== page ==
Community Involvement in Sarva Shiksha Abhiyan: An Assessment of the Village Education Committees in India

By Shankar, K. Girija | Madhya Pradesh Journal of Social Sciences, January-June 2008 | Go to article overview

Community Involvement in Sarva Shiksha Abhiyan: An Assessment of the Village Education Committees in India


Shankar, K. Girija, Madhya Pradesh Journal of Social Sciences


Introduction

Since the Independence of our country, the Government of India has been striving hard to involve the community more and more in the system of administration and process of development. The establishment of Community Development Blocks in the 1st Five Year Plan and the creation of Panchayati Raj Institutions at Gram Panchayat, Block and District levels were the initial attempts to ensure community involvement especially in development and administration. During the first 25 years after the Independence, it was realized by the Government that the involvement of community has remained more on pen and paper than in the real system of administration and development. Some of the major reasons identified to explain this situation were: (1) high rate of illiteracy especially among the Scheduled Tribes, Scheduled Castes and Women, (2) lack of any policy and programme to empower the community in respect of development and administration (3) non effectiveness of the system of devolution of power etc. This realization led the Government to give more emphasis upon ensuring functional participation of community in administration and development. Hence the Government enacted the 73rd Constitutional Amendment Act, 1992 to confer constitutional status on the Panchayati Raj Institutions and thereby made it mandatory to involve community in the process of development and administration. Since then, in all kinds of development programmes, involvement of community has been taken up as an integral component. During 1990s, in the field of education, a few programmes like Lok Jumbish, Education Guarantee Scheme and District Primary Education Programme were implemented involving the community and the experience gained from these programmes reinforced that community can play a significant role in education. Keeping in view the vision of the Constitution (73rd and 74th Amendment) Act, 1992 and the output of these programmes, the Government of India launched the Sarva Shiksha Abhiyan, a nationwide, time bound educational programme to promote elementary education by involving community at various levels and in an institutionalized manner to sustain their involvement.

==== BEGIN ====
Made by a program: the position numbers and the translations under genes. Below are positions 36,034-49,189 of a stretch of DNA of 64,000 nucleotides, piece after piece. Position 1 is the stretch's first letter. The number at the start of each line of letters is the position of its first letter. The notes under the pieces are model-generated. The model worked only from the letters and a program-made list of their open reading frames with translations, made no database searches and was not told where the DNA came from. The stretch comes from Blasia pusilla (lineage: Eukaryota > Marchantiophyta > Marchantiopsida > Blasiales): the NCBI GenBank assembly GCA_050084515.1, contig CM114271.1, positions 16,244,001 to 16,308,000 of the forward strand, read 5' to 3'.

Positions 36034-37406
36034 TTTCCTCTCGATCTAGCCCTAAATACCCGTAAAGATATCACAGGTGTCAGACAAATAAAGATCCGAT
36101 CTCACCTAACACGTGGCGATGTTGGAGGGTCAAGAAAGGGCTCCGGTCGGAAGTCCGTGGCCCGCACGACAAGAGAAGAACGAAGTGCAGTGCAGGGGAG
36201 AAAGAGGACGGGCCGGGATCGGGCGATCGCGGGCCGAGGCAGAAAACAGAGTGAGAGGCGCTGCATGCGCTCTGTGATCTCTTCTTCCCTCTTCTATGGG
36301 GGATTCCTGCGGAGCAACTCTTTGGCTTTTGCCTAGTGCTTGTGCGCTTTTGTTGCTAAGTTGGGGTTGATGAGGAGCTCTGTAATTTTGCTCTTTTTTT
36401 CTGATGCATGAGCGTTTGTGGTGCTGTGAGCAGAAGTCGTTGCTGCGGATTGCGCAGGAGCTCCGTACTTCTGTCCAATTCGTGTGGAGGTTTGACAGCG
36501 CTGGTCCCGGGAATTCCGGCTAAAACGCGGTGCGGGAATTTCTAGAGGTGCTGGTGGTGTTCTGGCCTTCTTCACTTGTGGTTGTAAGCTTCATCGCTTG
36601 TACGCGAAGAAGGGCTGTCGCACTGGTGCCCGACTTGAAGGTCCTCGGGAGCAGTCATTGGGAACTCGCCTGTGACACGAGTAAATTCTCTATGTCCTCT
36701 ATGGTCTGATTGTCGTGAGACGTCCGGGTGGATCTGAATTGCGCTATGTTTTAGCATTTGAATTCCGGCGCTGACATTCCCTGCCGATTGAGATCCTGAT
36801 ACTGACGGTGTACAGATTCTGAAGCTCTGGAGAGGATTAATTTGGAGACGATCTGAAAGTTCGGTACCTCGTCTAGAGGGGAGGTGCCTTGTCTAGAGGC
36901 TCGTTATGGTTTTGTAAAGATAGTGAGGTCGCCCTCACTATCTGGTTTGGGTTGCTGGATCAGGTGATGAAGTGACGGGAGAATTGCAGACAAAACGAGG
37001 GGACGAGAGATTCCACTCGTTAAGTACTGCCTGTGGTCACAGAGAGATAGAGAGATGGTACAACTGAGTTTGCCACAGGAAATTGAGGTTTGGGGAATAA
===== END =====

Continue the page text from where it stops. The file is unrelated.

In Sarva Shiksha Abhiyan, several kinds of community based institutions have been involved such as Parent Teacher Association (PTA), Mother Teacher Association (MTA), Village Education Committee (VEC) and Gram Panchayat. The VEC has the most significant role to play in implementing SSA at the grassroots level. This paper has delineated (i) the role and responsibilities given to VEC (ii) discussed the various steps taken in different States so far for the capacity building of the VECs; (iii) presented the critical assessment made by the Monitoring Institutions regarding the functioning of VECs; and (iv) suggested a few corrective measures to improve the quality and quantum of community involvement through VECs in SSA.

Role and Responsibilities of VEC under SSA

Structurally VEC is the executive body of a school and is represented by some members. The number and kind of members that make a VEC is State--specific and hence defined by each State Government separately. In different contexts, functionally equivalent to VEC, some other institutions also exist. For instance, the Parent Teacher Association in Madhya Pradesh, the School Management Committee (SMC) in Sikkim and Andhra Pradesh, the Vidayalay Shiksha Samiti (VSS) in Bihar, the School Development and Management Committee (SDMC) in Karnataka and Rajasthan, and the Ward Education Committee (WEC) in urban areas of West Bengal functionally play the same role under SSA as is played by the VEC in other places of the country. Under SSA, the VECs have been bestowed with several tasks, the important among them are as follows:

(i) Receipt and utilization of all the grants given under SSA following the guidelines and keeping records of all kinds of expenditures made out of these grants. …

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